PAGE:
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  • Reviews for Richard Conniff’s Books

    Every Creeping Thing: True Tales of Faintly Repulsive Wildlife: “Conniff is a splendid writer–fresh, clear, uncondescending, and with never a false step; one can’t resist quoting him.” (NY Times Book Review)

    The Species Seekers:  Heroes, Fools, and the Mad Pursuit of Life on Earth by Richard Conniff is “a swashbuckling romp” that “brilliantly evokes that just-before Darwin era” (BBC Focus) and “an enduring story bursting at the seams with intriguing, fantastical and disturbing anecdotes” (New Scientist). “This beautifully written book has the verve of an adventure story” (Wall St. Journal)

    Swimming with Piranhas at Feeding Time by Richard Conniff  is “Hilariously informative…This book will remind you why you always wanted to be a naturalist.” (Outside magazine) “Field naturalist Conniff’s animal adventures … are so amusing and full color that they burst right off the page …  a quick and intensely pleasurable read.” (Seed magazine) “Conniff’s poetic accounts of giraffes drifting past like sail boats, and his feeble attempts to educate Vervet monkeys on the wonders of tissue paper will leave your heart and sides aching.  An excellent read.” (BBC Focus magazine)

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It’s Not Just Deforestation, it’s Degradation. And Wildlife Loses

Posted by Richard Conniff on September 5, 2014

Black bear meets dragonfly (Photo: Reuters)

Black bear meets dragonfly (Photo: Reuters)

Deforestation—the worldwide destruction of forests—is the calamitous problem that everybody worries about.  But a new analysis makes the case that forest degradation is also happening at “alarming speed” and may be just as bad, particularly for wildlife.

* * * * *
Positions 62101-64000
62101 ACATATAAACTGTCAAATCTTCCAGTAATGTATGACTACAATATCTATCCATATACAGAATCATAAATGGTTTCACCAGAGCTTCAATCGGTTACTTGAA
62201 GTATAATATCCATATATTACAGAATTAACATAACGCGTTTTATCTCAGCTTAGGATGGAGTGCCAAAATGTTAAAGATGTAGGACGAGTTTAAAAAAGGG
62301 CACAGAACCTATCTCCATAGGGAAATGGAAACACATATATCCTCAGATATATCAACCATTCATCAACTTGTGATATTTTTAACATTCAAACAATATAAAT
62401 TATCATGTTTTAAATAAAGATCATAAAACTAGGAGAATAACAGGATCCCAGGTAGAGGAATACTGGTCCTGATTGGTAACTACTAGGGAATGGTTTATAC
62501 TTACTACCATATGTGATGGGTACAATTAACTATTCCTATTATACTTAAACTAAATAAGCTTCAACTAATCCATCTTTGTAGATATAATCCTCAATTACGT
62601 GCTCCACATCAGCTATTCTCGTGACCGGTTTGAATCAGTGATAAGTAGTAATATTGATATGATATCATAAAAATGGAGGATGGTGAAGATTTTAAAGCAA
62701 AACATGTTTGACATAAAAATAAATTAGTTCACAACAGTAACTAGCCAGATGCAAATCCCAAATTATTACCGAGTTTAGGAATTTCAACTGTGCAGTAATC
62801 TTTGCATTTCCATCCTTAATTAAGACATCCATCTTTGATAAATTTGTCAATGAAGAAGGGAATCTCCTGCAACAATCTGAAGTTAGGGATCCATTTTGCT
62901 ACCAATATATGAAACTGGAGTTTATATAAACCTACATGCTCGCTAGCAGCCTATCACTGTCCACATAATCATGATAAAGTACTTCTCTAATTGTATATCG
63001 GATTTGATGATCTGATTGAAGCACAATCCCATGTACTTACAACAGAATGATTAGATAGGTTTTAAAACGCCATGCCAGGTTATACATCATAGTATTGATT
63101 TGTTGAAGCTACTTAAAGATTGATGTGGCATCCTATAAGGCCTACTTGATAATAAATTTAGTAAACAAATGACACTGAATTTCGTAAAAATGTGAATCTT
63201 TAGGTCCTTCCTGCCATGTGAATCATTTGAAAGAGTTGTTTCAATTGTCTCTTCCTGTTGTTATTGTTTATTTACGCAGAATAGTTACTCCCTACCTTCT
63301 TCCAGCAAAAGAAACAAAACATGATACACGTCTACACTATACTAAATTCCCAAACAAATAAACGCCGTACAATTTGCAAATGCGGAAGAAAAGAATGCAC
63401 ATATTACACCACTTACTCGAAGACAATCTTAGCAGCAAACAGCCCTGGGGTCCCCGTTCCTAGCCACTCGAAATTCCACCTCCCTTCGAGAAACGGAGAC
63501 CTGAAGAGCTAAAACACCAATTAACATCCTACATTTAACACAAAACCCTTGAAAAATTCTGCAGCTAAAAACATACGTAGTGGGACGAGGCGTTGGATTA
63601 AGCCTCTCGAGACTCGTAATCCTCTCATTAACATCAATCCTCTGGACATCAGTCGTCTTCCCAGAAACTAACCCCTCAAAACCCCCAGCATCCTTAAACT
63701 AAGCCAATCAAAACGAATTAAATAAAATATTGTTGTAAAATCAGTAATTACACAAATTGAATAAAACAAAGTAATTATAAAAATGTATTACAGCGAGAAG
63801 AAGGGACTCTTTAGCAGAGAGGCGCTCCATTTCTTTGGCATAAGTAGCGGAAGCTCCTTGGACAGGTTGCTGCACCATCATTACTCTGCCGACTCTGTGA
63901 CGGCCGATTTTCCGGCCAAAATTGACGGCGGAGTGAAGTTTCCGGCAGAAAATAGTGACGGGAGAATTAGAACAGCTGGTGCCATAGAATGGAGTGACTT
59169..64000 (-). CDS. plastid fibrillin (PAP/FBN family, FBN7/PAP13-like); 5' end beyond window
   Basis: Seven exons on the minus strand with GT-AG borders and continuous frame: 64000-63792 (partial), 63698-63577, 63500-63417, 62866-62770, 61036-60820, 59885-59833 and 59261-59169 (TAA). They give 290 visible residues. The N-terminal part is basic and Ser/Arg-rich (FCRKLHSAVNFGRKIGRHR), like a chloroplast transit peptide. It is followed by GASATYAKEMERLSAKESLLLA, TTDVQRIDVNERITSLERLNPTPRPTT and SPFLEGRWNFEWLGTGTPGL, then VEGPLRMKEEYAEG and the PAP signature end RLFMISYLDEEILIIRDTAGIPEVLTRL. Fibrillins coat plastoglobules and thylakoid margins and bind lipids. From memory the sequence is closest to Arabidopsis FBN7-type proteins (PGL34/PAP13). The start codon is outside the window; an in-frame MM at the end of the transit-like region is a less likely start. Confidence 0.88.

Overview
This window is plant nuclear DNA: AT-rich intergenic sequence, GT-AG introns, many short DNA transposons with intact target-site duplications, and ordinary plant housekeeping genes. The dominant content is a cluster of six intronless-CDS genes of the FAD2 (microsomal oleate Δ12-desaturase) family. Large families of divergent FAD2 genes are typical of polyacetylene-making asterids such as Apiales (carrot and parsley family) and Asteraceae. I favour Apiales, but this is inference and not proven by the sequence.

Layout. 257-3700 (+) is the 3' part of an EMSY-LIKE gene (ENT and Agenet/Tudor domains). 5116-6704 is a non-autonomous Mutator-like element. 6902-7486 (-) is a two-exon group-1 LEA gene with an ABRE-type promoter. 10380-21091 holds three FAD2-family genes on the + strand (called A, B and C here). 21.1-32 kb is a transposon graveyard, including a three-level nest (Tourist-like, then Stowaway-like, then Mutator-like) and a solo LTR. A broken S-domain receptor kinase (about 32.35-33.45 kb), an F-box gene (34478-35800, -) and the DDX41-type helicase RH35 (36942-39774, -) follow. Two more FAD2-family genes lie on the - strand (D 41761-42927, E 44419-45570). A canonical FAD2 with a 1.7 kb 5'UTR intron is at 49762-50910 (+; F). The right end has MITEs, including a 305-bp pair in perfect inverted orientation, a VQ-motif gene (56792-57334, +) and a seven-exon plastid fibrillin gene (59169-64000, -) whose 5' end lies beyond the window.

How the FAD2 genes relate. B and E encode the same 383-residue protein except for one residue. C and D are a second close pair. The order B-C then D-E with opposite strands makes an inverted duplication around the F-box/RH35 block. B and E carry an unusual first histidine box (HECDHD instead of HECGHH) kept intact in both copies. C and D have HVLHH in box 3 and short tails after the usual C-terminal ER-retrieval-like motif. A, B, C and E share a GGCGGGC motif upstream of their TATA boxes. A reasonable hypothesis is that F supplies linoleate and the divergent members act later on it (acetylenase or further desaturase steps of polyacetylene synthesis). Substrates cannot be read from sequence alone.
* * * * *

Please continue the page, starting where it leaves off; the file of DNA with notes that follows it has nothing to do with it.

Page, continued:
Just since the year 2000, almost 250 million acres of the world’s last remaining undisturbed forests have become degraded, mostly by logging and new roads, according to the analysis, the first attempt to measure forest degradation on a global scale.   That’s more than triple the land area of Germany, and represents eight percent of the world’s remaining “Intact Forest Landscapes,” or IFLs.

Ilona Zhuravleva, a Greenpeace GIS scientist who worked on the analysis, said forest degradation poses a major threat to some of the most charismatic animals on Earth, particularly large, wide-ranging species that depend on genuine wilderness for their survival. Among the victims are forest elephants in the Congo, jaguars in the Amazon, woodland caribou in Canada, wolves and bears in Russia, and tigers in Asia.  Indigenous forest people also typically become displaced, or worse, when industrial forestry brings the outside world into formerly inaccessible regions.

In the worst case cited in the study, the South American nation of Paraguay has already Read the rest of this entry »

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